Natives in the Jungle
March 25, 2011
Description of the jungle natives in the FitJ supplement is minimal. There are hooks and bits of info that can be pursued to bring the natives into the spotlight, but the FitJ supplement puts the spotlight on The Jungle itself. Judges and players are encouraged to use their own knowledge of various native cultures, or even tropes, to fill in the gaps if necessary. While my own conception of The Jungle’s natives is dotted with Filipino influences, it is more informed by Native American culture and history.
The Native American cultures were numerous and varied, as are the books and movies that portray them. Some of these portrayals are more biased than others, and some are not to be taken seriously, but there are many that hint at the richness, strengths, and weaknesses of these cultures. Here are some of my favorites:
The Journals of Lewis and Clark, edited by DeVoto. Unless you are willing to read the nearly 5000 pages of the full journals, this DeVoto edition is the one to get. For me, the most memorable thing about this account of the expedition’s journey across the Great Plains, over the Rocky Mountains, and to the Pacific Ocean and back is the descriptions of the many different tribes encountered.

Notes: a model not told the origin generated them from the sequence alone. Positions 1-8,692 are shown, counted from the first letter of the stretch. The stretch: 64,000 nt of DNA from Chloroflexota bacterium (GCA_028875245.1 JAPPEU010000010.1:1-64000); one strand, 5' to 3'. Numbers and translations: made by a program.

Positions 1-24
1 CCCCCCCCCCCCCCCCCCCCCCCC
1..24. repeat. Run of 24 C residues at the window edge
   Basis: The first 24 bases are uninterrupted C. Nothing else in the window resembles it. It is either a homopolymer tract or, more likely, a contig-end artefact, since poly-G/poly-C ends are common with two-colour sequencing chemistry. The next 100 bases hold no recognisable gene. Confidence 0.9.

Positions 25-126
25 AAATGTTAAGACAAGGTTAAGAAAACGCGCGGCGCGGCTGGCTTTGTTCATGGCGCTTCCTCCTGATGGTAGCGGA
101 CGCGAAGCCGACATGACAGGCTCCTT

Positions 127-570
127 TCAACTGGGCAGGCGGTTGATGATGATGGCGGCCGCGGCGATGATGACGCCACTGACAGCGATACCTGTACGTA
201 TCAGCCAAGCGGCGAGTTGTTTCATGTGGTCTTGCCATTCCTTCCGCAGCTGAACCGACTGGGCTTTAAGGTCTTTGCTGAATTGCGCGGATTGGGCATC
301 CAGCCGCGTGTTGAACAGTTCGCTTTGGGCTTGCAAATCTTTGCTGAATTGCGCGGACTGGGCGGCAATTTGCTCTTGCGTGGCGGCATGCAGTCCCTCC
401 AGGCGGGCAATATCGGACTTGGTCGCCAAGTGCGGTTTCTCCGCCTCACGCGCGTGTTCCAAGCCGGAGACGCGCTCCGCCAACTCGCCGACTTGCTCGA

Crow Killer: The Saga of Liver-Eating Johnson by Thorp and Bunker. Politically incorrect to the extreme and of questionable historic quality, the tales of Liver-Eating Johnson are nonetheless an important piece of Weird American Mythology. Liver-Eating’s hatred of the Indians is obvious but, when all is said and done, so is his respect for them. The movie Jeremiah Johnson (1972, starring Robert Redford, directed by Sydney Pollack) is partially based on this saga.
Black Robe (1991) A Canadian movie directed by Bruce Beresford. The greatest “D&D movie” of all time? I think so, and I’m not even a big fan of clerics. I also interpret it to be an accurate portrayal of the natives and Europeans of the 17th century in what is now Quebec, Canada.